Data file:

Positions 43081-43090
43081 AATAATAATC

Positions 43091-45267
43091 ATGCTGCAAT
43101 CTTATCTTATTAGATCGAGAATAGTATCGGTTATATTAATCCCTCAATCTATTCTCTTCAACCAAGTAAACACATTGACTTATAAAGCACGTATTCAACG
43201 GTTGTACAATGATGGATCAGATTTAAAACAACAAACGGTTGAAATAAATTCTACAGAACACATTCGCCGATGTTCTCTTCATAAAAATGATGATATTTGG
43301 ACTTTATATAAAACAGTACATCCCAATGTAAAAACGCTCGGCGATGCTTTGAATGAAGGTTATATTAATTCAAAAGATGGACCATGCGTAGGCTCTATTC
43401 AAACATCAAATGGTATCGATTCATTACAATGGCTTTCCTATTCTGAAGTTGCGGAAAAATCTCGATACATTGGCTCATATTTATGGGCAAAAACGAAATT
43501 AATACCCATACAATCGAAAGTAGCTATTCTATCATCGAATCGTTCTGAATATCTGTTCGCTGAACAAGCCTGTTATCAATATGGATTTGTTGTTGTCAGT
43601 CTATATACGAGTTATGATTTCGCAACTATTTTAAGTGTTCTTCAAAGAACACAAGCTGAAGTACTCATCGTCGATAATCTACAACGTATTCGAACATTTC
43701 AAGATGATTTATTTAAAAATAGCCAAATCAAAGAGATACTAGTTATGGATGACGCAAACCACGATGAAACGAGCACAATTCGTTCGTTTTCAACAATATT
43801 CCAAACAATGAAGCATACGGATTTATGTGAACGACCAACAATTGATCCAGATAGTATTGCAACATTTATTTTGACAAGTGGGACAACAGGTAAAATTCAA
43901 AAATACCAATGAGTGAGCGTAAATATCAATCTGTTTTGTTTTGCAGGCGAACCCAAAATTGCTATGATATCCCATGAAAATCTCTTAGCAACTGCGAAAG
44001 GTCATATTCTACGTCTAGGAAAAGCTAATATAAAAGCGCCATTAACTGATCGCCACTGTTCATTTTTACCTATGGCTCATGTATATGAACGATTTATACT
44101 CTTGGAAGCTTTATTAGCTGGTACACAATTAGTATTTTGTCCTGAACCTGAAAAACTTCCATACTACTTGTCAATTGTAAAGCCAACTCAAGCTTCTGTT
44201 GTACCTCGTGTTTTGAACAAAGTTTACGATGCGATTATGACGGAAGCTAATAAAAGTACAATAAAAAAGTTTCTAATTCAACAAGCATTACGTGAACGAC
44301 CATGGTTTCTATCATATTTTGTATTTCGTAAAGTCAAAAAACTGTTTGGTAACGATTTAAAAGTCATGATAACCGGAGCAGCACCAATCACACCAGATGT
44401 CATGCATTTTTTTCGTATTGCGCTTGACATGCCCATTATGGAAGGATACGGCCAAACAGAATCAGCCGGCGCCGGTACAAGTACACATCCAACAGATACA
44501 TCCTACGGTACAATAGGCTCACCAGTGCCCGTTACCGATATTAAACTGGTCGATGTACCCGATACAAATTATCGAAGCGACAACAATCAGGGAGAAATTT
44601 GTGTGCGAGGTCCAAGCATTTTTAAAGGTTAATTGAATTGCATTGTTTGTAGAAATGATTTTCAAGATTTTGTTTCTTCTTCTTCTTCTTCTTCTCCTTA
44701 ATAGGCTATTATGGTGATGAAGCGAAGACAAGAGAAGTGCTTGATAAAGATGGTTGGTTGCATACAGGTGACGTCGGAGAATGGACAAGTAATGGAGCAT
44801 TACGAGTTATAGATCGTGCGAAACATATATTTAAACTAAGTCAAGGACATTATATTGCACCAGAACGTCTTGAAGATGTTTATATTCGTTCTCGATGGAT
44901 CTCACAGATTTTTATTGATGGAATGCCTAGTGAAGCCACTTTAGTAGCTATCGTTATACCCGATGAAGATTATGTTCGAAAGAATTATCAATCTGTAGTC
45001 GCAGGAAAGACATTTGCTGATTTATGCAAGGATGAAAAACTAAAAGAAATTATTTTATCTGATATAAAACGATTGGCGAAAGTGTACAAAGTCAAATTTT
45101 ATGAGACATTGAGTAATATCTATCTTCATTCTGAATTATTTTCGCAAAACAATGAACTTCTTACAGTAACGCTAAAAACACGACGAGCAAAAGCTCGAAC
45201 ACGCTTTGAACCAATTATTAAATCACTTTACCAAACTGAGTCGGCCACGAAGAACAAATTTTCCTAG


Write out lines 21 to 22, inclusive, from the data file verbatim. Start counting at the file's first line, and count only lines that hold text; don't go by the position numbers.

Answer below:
44701 ATAGGCTATTATGGTGATGAAGCGAAGACAAGAGAAGTGCTTGATAAAGATGGTTGGTTGCATACAGGTGACGTCGGAGAATGGACAAGTAATGGAGCAT
44801 TACGAGTTATAGATCGTGCGAAACATATATTTAAACTAAGTCAAGGACATTATATTGCACCAGAACGTCTTGAAGATGTTTATATTCGTTCTCGATGGAT